The sun glows through smoky skies behind high-tension electricity towers in Butte County, Calif., on November 17. File Photo by Terry Schmitt/UPI | License Photo
Jan. 29 (UPI) -- Pacific Gas & Electric, which is being investigated for its role in a wildfire that killed dozens in California last year, announced Tuesday it's filed for bankruptcy.
The largest utility in the United States said it will request to continue paying workers and maintain customer programs in the bankruptcy process, which could take years.
"We did not make this decision lightly, as we understand that millions of our customers rely on us and will have questions," PG&E CEO John R. Simon said in a statement.
"We want to make sure you understand what this means for you, what you can expect going forward, and what we are doing to continue to safely serve you and your energy needs."
In a Jan. 13 filing with the U.S. Securities and Exchange Commission, PG&E said bankruptcy will allow it to service customers, resolve past wildfire liabilities, continue restoration efforts, support ongoing operations and take safety measures to mitigate future fire risk.
Because the utility giant is a regulated monopoly that provides an essential public service, the California Public Utilities Commission will have to sign off on any reorganization plan that's connected to rate increases, the Los Angeles Times reported Tuesday.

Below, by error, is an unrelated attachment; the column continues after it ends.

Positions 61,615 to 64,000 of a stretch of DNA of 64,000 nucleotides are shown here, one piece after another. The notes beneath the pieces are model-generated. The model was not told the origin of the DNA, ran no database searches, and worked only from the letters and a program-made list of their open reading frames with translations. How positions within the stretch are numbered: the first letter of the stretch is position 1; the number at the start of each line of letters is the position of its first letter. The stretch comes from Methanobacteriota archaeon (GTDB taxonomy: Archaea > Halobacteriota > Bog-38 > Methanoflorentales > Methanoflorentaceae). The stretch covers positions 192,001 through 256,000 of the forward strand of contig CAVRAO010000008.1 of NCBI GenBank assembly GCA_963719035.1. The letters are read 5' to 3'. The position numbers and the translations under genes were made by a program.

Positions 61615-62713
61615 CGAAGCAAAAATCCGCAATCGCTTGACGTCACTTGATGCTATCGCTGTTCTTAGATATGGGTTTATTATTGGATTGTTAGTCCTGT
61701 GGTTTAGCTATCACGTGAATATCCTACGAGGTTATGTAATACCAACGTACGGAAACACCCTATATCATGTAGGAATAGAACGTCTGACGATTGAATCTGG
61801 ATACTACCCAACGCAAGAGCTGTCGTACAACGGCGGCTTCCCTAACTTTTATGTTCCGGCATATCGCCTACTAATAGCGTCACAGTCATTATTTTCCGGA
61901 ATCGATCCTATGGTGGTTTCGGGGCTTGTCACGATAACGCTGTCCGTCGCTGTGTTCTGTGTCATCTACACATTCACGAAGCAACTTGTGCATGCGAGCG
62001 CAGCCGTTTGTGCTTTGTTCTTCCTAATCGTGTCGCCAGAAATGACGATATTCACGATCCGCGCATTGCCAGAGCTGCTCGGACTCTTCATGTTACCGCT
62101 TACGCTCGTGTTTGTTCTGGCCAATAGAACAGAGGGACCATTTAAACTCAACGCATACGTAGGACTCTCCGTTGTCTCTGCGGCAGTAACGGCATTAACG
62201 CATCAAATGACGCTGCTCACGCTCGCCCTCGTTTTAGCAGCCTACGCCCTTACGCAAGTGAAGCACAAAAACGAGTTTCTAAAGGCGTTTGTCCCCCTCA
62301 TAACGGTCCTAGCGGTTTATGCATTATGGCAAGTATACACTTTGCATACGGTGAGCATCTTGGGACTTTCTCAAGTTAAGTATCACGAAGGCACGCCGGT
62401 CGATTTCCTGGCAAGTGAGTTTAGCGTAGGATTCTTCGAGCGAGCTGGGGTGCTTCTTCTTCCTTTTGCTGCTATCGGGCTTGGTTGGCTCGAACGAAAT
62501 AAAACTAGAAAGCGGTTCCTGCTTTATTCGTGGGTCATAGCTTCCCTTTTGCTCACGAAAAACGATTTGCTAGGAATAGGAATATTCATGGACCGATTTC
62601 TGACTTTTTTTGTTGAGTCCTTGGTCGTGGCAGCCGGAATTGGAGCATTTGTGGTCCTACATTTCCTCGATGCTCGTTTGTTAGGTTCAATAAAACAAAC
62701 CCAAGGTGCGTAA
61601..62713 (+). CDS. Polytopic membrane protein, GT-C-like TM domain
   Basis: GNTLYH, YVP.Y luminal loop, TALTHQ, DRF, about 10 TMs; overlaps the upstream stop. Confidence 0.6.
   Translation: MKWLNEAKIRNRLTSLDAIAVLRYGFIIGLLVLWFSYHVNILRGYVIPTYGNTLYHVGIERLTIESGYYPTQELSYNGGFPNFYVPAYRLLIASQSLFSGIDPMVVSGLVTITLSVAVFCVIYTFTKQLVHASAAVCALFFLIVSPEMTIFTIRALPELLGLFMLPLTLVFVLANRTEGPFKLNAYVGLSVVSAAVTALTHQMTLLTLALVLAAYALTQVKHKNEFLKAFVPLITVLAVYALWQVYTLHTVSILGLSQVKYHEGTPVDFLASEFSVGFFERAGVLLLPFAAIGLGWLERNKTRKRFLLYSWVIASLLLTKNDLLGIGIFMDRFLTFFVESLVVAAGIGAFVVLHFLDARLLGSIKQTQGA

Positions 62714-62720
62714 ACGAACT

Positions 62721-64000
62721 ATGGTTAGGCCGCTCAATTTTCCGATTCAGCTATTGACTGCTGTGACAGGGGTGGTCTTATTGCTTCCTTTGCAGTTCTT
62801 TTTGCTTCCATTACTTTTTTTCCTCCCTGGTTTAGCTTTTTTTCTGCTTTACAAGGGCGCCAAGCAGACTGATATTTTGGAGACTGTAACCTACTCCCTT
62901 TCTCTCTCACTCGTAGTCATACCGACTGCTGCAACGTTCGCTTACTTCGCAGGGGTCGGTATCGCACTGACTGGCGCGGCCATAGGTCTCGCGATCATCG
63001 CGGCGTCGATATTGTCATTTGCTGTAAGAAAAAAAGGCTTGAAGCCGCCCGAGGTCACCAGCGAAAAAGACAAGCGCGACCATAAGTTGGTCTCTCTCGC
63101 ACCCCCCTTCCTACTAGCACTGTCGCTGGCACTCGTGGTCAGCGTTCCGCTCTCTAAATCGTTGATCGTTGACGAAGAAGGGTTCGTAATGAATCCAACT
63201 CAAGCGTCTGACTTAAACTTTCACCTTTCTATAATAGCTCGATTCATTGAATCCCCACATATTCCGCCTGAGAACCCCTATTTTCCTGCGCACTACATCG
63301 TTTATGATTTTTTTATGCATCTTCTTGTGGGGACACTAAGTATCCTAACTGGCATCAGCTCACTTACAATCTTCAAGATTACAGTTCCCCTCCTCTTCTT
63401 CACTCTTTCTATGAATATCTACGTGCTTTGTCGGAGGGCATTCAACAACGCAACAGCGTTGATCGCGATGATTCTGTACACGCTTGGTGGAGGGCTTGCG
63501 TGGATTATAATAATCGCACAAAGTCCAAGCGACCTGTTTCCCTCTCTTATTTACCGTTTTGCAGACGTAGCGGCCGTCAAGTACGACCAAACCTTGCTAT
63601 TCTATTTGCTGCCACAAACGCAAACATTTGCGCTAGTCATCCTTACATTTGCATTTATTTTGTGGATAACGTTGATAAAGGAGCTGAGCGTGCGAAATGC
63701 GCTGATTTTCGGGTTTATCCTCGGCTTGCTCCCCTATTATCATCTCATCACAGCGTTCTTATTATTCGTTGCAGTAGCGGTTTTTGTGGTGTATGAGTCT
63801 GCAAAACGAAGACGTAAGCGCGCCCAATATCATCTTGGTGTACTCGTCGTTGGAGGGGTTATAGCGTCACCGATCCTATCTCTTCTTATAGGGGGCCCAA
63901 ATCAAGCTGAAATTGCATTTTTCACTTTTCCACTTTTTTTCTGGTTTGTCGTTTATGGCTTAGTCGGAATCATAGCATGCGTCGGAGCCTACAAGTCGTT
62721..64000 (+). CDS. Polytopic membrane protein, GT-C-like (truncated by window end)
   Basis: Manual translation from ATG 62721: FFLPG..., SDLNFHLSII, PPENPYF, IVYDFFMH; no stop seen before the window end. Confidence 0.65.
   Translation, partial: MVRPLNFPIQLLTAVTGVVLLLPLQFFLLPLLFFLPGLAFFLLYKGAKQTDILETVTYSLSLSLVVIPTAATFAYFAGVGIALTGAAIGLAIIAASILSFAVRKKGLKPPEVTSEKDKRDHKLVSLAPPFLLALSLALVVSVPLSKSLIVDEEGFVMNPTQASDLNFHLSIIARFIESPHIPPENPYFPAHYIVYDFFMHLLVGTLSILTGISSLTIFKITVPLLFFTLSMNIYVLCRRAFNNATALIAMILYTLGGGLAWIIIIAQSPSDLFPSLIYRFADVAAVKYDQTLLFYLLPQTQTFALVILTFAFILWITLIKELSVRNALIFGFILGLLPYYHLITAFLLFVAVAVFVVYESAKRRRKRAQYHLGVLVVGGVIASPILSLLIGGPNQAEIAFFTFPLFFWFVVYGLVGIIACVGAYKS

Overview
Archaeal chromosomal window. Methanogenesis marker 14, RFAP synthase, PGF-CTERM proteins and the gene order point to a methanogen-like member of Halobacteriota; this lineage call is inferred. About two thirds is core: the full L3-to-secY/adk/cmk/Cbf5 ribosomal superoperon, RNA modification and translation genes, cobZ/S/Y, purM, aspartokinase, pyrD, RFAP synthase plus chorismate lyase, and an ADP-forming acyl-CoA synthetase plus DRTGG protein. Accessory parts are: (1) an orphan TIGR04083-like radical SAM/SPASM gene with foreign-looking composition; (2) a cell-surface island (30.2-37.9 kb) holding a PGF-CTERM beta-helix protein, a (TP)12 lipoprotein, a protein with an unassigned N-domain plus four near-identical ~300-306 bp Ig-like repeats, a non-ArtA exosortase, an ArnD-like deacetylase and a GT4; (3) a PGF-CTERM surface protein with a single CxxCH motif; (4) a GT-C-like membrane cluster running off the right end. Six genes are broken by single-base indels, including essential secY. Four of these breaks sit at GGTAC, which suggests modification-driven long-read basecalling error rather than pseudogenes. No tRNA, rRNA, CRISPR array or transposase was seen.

The bankruptcy could increase past calls from PG&E critics to break up the conglomerate.
California Attorney General Xavier Becerra said last month PG&E could face murder, manslaughter or other criminal charges if it's found responsible for any of the state's deadly wildfires in recent years.
The California Department of Forestry and Fire Protection is investigating what role the utility may have played in last year's Camp Fire, which became the deadliest in state history, killing 86 people.
A federal judge is overseeing PG&E's probation involving a gas line explosion in 2010 that killed eight.
Simon promised PG&E will help communities affected by the Northern California fires through extensive restoration and rebuilding.
"Through this process, we will prioritize what matters most to our customers and the communities we serve -- safety and reliability," Simon said. "We believe that this process will make sure that we have sufficient liquidity to serve our customers and support our operations and obligation."